Wednesday, March 02, 2011
This is something someone says to encourage the singer to continue... Sort of like "great job!" or "keep it up!" The musicians would say this to one another--Sometimes someone from the audience would say it.
Son Jarocho is a musical style of performance and/or dance that comes from Veracruz. It's fairly new to Los Angeles, and has a growing number of people who are interested in learning this type of music.
Last year, I spent a lot of time going to Fandangos, where big groups of men and women would either dance sapateado (It's very traditional to have a flowy dress and/or use a special shawl to dance with) or play music! The name for these gatherings are called fandango~ If it's smaller, or less informal, fandangito.
The jarochos play music on various instruments.... The jarana is very similar to a ukelele... There are a few different strings. These jaranas also vary in size, and names! For instance, if you're a beginner, you would probably start with a jarana primera. If you want to do solos, you would be playing with a requinto (it is much smaller, and has a higher tone).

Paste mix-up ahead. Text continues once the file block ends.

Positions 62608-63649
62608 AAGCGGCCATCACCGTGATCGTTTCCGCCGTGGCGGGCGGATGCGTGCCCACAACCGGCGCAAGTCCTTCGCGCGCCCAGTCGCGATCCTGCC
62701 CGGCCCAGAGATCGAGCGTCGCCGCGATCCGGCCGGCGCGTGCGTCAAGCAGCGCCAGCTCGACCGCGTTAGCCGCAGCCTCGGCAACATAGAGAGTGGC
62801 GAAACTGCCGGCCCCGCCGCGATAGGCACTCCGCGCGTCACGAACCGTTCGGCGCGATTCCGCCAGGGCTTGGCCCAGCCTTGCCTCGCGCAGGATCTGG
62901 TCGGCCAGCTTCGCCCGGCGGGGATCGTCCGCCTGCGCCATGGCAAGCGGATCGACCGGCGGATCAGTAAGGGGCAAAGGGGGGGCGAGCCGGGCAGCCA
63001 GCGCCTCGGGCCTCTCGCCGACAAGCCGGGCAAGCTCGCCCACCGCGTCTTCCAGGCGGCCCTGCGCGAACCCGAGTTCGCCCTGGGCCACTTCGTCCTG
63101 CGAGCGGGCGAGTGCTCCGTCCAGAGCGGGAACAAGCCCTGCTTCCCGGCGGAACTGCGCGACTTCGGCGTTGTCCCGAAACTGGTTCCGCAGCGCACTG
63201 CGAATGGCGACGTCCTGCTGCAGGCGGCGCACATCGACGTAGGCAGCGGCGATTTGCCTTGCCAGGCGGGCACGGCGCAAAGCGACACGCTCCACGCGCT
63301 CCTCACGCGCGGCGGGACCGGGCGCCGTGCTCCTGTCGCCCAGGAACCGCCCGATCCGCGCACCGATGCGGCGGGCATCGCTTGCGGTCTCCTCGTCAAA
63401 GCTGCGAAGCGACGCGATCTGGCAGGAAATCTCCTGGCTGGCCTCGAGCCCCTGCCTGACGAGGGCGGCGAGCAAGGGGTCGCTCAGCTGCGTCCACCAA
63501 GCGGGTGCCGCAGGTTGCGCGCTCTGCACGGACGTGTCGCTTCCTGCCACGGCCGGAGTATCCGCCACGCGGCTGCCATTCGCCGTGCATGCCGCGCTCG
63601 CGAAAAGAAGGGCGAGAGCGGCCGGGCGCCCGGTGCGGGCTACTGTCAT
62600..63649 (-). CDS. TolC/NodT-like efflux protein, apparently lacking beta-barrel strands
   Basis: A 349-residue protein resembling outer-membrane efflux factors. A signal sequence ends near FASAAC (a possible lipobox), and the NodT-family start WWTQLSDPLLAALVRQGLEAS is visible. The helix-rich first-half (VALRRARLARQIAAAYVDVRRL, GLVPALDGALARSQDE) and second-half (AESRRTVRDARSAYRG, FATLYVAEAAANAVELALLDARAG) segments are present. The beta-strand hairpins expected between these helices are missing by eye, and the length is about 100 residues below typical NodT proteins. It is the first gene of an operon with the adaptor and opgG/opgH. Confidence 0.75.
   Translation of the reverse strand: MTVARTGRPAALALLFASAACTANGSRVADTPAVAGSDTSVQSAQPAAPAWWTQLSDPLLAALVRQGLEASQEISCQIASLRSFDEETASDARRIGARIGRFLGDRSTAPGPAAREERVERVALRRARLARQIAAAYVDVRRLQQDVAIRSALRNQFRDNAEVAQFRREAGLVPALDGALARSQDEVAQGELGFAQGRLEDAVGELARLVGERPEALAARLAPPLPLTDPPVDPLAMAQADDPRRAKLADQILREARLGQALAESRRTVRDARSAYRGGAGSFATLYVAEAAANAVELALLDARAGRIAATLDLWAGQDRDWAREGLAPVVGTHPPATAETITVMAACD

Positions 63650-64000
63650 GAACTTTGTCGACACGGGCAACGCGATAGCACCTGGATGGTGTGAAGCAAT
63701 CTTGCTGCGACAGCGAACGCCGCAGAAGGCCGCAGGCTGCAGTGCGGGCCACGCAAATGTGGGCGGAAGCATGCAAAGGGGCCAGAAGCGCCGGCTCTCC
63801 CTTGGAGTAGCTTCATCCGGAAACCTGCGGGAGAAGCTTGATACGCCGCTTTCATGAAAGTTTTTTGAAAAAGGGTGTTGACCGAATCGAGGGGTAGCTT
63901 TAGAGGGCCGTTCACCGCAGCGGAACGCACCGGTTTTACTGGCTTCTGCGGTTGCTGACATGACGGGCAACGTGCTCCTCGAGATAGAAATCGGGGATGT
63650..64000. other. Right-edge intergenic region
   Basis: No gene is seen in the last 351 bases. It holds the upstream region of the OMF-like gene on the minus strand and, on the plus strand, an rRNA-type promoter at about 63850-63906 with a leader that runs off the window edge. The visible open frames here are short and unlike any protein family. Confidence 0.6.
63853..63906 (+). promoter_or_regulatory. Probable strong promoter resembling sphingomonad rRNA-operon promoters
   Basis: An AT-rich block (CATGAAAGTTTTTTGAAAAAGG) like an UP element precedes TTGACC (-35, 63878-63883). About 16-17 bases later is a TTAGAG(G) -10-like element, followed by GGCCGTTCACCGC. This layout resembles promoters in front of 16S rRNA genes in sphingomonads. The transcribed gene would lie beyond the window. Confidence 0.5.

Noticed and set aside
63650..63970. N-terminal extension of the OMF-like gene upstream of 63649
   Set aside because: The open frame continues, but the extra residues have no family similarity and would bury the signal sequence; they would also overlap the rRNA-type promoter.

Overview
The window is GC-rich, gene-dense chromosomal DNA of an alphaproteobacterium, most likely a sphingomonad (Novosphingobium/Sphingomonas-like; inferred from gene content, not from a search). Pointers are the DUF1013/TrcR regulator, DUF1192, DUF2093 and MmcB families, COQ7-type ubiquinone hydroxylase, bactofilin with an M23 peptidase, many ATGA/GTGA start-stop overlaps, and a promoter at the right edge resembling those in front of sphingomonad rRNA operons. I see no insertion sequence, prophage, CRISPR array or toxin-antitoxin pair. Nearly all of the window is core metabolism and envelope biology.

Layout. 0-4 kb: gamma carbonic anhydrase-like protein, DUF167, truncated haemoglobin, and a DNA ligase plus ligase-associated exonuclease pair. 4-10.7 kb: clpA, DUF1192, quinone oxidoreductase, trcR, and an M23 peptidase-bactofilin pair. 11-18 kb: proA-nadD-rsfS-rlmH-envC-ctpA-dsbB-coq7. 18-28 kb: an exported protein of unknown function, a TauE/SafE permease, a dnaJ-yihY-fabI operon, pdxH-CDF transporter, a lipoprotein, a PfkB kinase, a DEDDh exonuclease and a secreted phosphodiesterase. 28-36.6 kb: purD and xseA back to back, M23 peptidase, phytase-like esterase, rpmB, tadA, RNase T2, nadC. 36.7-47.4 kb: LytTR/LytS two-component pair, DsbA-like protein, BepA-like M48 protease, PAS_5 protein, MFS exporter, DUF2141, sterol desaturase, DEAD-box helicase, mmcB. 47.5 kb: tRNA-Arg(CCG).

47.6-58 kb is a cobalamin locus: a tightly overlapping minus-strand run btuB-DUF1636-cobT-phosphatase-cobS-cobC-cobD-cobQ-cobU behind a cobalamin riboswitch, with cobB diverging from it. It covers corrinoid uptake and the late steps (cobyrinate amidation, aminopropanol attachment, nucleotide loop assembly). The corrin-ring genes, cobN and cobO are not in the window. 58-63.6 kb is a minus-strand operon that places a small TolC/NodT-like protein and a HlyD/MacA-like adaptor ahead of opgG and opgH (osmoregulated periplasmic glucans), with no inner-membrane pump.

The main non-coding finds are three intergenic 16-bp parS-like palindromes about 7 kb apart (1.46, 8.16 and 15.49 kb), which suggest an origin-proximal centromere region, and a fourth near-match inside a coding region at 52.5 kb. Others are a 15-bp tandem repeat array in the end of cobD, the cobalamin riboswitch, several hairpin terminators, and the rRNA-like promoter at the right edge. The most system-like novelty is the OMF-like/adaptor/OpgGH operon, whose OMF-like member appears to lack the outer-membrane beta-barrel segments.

Not to mention the quijada, which is a DONKEY JAW!
8D JAWESOME, HUH?
Sometimes there are harpists, someone playing a cajon, or even a marimbol (the marimbol and the quijada are usually the instruments I [try] to play whilst a fandango is going on)~
And there you have it!
So, if you're interested in hearing some of this music, there are TONS of neat ones on YouTube.
For instance! La Bamba sounds so much better sung traditionally (sorry Ritchie Valen! :P) Here are more of my favorites, and some other popular ones to search for:
El Pájaro Cú
I hope you enjoy it as much as I have! :]
This is sort of like a 'marker'--it signifies the end of the song. It's said when there is one last measure (Uno=one). The musicians usually say this.